Pricing Your Home Correctly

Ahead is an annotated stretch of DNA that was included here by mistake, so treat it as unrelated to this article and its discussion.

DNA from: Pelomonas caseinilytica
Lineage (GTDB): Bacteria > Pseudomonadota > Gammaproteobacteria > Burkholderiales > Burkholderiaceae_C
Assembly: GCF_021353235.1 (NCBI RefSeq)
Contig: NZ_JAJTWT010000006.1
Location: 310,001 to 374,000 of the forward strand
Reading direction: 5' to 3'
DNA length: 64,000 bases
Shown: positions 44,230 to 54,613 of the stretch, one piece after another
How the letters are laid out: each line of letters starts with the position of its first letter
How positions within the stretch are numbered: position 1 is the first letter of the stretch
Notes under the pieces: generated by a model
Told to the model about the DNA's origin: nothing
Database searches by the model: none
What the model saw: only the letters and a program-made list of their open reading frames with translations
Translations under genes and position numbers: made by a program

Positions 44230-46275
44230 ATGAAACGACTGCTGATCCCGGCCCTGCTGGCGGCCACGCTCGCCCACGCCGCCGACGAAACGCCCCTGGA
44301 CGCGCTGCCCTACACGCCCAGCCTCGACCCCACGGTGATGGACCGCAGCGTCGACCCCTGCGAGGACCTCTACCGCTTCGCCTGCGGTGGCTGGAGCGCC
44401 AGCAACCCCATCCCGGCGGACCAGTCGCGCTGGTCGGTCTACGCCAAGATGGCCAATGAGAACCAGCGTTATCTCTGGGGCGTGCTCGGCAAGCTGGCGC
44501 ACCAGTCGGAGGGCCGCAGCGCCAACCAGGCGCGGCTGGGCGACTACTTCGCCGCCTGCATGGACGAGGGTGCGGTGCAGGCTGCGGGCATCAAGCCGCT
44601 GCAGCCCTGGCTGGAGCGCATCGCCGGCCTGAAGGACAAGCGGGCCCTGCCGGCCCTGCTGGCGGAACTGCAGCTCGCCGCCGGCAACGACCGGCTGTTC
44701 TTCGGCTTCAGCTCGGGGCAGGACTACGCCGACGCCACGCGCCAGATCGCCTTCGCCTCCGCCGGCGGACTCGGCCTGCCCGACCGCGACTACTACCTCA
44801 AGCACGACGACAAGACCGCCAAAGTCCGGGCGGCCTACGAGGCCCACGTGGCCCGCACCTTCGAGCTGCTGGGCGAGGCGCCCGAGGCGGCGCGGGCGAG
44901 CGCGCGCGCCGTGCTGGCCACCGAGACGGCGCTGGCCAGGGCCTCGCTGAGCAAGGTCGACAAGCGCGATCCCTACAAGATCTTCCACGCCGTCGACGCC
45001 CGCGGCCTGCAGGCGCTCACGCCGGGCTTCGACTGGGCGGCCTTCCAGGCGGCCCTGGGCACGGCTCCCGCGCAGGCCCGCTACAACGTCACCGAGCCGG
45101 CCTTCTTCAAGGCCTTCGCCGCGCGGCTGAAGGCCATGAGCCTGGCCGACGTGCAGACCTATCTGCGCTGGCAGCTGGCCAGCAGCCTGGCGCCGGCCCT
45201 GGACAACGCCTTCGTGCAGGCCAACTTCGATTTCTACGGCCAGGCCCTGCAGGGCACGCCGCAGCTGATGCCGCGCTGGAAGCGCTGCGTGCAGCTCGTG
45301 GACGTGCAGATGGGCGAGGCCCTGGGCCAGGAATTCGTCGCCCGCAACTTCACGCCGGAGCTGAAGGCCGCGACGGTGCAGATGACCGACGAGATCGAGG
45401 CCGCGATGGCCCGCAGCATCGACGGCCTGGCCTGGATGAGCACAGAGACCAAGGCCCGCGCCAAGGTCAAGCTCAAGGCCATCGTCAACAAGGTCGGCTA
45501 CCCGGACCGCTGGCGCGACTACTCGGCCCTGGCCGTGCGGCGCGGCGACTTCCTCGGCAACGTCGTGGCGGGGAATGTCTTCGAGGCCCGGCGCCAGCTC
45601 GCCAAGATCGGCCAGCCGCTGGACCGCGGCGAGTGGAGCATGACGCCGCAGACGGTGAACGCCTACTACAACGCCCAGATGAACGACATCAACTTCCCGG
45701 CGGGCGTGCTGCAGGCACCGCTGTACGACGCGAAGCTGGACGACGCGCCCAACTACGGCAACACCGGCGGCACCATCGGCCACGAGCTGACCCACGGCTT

The absorbtion rate is rising (sales vs inventory available) but we still have a high number of listings in our marketplace. This presents stiff competition for you if you are a Seller. Certain price ranges are more difficult than others. Each property’s price has a trigger point and  Buyers are almost always interested in pursuing a property if they can see solid value at the asking price. Over and over again I see even small price reductions create more interest from Buyers. It is accurate to say that reducing the price to be very close to the current market value is what creates more showings and offers.  If a Seller insists on a higher price on their property but tells their Realtor to “bring an offer” the Seller usually sees little or no activity on their listing. I also believe the way in which  Buyers look for properties has a big influence. Buyers use various real estate websites, like and they put in their various search parameters. They usually enter in the neighborhood they want to be in, the number of bedrooms/bathrooms and their ideal price range. As soon as they choose that price range they are eliminating viewing properties priced in the next higher price category. A Seller asking even one price range too high can just get passed by. This is why we should be asking a price close to current market value. Current Market Value is the price Buyers have been paying for comparable properties which have been exposed to the marketplace for a reasonable length of time. We have been seeing a fair number of Buyers this Spring and Summer  which means a Seller does have a reasonable opportunity to get their property sold. However, as the market remains so competitive, it is very important that the list price be the “right” price. If your property is listed for sale, your Realtor should be reviewing the comparables every month or so just to be sure your home is positioned to sell. That way you are less likely to see your competitors get sold instead of yourself.

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